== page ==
Thirsty Fans Finally Satisfied: Modern Vampires of the City
After a lack luster sophomore performance, Vampire Weekend returns to the world stage with the much anticipated album Modern Vampires of the City. It features a progressive mix of melodic up beat tones as well as laid back songs that show a wide range of world influences in the music. The new album breaks out of the old college dorm room musings, and deals with much heavier topics.
Time is a topic that is dealt with heavily in Modern Vampires of the City. The irony of the subject is that the band mates are all about to turn 30. In their mind so much has changed since their college days and that is reflected in the lyrics. For example, the song, “Diane Young” grapples with dying young. If “Diane Young” is pronounced making it sound as if, lead singer Ezra Koenig, is saying “dying young.” In an interview , Koenig said, “I had this feeling that the world doesn’t want a song called ‘Dying Young’ it just sounded so heavy and self-serious, whereas ‘Diane Young’ sounded like a nice person’s name.”
The maturation of subject matter leads to a more contemplative Vampire Weekend. The lyrics are mixed in well with upbeat tunes and slow melodic beats. The music truly reflects the bands diverse New York upbringing, with many different influences heard throughout the lyrics and especially the instrumental parts of the album. Some of the prevalent aspects of the music that catapults Vampire Weekend into a genre of its own is the use of African influenced instruments, loud brass, and synth beats.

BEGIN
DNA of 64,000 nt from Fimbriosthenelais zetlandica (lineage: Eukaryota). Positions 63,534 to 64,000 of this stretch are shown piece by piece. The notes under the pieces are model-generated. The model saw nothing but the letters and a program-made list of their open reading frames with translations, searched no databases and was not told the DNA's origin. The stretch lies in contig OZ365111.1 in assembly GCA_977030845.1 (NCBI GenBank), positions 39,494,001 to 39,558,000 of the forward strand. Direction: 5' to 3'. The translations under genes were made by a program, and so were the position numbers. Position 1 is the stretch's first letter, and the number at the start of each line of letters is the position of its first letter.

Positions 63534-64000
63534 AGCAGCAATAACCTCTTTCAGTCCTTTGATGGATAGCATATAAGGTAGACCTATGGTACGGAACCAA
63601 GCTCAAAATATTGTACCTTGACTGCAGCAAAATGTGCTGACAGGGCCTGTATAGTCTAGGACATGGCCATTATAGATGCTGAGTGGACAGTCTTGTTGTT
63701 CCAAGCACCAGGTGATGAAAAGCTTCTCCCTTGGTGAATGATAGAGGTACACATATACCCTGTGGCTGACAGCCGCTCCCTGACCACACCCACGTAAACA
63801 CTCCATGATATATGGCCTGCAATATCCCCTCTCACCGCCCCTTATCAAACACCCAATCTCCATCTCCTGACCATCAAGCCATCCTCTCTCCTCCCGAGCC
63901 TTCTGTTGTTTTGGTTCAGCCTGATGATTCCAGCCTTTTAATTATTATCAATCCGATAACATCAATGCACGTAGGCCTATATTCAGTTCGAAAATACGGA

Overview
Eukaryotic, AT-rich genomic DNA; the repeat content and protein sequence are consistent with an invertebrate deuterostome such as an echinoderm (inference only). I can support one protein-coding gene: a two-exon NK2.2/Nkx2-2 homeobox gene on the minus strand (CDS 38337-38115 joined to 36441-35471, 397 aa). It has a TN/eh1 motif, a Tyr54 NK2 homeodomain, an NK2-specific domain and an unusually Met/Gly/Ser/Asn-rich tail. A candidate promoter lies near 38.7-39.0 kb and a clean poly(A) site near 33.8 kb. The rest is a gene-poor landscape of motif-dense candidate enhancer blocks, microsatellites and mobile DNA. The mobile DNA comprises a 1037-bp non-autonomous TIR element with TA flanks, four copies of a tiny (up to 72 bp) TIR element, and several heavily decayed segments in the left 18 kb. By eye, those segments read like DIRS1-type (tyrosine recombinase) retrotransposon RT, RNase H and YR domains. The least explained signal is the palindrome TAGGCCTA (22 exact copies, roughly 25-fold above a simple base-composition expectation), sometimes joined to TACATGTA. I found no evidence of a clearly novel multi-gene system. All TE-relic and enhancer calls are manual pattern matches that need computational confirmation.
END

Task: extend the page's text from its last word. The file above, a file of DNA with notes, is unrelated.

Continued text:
Modern Vampires of the City truly showcases the last album of the “young” Vampire Weekend that has captured the hearts of many people. The album slowly transitions out of “childhood.” I look at the album as bridge between eras for the band. Ezra Koenig’s voice blares through even the worst speaker making this album such a smooth listen. I give it a solid B.